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Q&A on Patent Laws in the UAE (Part 2 of 2)

Published on : 06 Apr 2020

Q&A on Patent Laws in the UAE

(Part II of II)STA’s renowned Intellectual Property team has progressed with the second series of the Q&A on Patent Laws in the UAE based on popular demand by pundits in the intellectual property sphere. In this questionnaire, the Patent Division under the Intellectual Property team has clarified various queries raised by the readers including the courts’ jurisdictional approach, torpedo actions, practical legalities of alternative dispute resolution in patent infringement and enforcement.


Q.11. What is the procedure for commencing legal proceedings in patent infringement matters in the UAE?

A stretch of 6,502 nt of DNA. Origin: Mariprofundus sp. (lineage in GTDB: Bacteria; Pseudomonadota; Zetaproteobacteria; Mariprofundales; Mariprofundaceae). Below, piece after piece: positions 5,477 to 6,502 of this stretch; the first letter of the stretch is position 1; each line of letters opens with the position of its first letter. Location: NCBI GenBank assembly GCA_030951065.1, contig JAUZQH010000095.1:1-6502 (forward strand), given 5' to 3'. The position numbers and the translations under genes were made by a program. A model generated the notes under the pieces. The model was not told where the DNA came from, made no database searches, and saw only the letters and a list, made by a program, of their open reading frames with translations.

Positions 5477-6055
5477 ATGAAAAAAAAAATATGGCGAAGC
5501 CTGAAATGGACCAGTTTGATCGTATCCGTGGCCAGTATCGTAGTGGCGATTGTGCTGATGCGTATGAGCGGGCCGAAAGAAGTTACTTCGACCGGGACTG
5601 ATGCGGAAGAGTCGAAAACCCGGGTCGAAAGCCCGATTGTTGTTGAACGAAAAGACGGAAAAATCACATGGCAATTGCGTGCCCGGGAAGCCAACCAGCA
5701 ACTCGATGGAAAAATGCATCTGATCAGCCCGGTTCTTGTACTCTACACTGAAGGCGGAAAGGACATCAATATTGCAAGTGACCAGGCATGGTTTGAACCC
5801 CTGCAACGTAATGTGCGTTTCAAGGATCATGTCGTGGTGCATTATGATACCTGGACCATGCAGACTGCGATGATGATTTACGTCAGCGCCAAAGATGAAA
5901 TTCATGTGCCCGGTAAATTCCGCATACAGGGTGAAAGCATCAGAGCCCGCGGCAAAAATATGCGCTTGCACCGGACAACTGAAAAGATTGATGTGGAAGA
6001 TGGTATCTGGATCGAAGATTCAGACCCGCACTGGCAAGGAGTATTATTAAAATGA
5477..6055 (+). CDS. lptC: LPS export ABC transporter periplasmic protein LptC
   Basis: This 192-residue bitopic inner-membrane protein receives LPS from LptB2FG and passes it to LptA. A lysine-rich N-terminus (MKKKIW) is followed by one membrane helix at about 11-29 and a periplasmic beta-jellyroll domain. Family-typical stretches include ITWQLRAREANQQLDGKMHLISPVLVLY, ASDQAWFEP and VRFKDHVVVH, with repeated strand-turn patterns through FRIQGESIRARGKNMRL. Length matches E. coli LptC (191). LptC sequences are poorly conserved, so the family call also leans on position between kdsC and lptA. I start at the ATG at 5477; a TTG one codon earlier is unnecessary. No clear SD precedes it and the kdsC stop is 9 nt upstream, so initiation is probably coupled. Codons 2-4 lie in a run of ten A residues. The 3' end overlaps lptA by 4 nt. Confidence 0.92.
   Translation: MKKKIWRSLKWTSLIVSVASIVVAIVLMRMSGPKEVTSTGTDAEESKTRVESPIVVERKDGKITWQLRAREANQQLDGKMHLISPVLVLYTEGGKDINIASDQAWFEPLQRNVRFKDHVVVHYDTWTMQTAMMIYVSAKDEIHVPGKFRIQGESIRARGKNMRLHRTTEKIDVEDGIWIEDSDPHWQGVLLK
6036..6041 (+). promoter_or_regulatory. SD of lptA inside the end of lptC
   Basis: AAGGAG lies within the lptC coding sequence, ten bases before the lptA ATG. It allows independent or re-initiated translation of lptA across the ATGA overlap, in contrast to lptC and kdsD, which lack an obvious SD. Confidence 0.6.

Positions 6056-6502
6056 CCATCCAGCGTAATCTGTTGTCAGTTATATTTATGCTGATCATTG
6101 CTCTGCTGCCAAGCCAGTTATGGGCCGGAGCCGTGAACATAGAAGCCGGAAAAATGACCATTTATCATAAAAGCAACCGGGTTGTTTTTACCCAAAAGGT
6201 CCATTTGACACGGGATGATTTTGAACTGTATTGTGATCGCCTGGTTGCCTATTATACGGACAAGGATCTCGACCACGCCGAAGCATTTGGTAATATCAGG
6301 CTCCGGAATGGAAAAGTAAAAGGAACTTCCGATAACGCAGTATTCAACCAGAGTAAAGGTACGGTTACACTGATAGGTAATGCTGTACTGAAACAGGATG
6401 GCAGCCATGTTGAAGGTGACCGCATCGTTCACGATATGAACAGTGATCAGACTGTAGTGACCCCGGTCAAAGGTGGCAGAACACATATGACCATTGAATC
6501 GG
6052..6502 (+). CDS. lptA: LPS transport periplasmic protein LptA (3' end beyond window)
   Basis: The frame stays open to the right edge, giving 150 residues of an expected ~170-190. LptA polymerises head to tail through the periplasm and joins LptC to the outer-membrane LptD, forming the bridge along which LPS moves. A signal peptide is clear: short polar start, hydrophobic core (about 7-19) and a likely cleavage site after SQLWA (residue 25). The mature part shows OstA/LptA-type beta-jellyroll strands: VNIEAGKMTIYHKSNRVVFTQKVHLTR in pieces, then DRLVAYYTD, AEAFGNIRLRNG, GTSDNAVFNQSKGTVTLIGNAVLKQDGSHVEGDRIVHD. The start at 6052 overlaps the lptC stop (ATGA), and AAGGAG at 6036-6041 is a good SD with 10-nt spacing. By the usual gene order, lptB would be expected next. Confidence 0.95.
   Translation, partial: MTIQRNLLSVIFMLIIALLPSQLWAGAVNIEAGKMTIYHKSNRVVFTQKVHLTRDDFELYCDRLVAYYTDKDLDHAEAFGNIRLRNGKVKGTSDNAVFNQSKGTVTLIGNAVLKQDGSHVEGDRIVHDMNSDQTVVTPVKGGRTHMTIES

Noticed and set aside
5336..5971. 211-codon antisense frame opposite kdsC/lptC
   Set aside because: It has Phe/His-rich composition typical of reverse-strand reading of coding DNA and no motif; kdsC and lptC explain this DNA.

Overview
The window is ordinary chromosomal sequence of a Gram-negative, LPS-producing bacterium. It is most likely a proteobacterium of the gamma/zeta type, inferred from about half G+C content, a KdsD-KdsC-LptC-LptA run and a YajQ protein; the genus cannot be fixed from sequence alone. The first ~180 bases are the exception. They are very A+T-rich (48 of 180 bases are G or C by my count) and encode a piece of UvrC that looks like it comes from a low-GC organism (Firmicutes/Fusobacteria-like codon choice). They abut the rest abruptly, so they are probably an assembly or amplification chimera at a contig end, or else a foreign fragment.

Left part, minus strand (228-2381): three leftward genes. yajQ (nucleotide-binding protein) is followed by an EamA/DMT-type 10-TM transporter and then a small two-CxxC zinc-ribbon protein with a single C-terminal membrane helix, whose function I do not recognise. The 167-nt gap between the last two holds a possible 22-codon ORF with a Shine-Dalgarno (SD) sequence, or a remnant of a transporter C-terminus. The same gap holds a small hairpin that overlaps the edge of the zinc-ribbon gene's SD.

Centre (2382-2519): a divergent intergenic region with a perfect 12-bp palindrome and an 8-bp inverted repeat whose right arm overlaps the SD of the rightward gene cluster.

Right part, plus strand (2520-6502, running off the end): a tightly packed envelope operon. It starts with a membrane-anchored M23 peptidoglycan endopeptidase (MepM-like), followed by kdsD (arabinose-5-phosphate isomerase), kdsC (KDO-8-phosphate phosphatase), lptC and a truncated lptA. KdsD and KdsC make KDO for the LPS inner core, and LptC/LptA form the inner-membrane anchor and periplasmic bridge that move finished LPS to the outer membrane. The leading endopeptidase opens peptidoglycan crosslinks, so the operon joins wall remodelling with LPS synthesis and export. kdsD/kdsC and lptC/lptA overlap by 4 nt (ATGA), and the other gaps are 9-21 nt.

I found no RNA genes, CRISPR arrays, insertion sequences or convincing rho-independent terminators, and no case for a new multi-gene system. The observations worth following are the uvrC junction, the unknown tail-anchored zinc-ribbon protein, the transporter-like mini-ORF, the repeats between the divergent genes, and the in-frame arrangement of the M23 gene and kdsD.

The claimant in an alleged infringement suit is generally required to serve a legal notice for cease and desist prior to instituting a suit at the competent legal forum in the UAE. This provides the alleged infringer with the opportunity to cease all operations and commercial transactions involving the particular product so as to ensure that there is a cap on all future claims. An adequate opportunity of being heard shall be provided to such an infringer by the patent owner of such work. For instance, if 'X' is the patent owner of an invention 'Y' and it comes to the knowledge of 'X' that 'Z' has been dealing in the sale of 'Y' or has been replicating the particulars of the invention without his consent then 'X' shall send a cease and desist letter to inform 'Z' to completely halt all kind of activity in relation to 'Y'. At the same time, 'X' shall warn 'Z' that failure of the same shall be reported by him to the court and that there will be further legal consequences. Before the commencement of legal proceedings on potential patent disputes in UAE, a cease and desist letter is generally always sent in good faith in order to bring to the attention of the alleged infringer that such an activity is in violation of the Federal Law Number 17 of 2002 on Regulation and Protection of Industrial Property of Patents, Industrial Drawings and Designs as later amended by Federal Law Number 31 of 2006 (the Patent Law).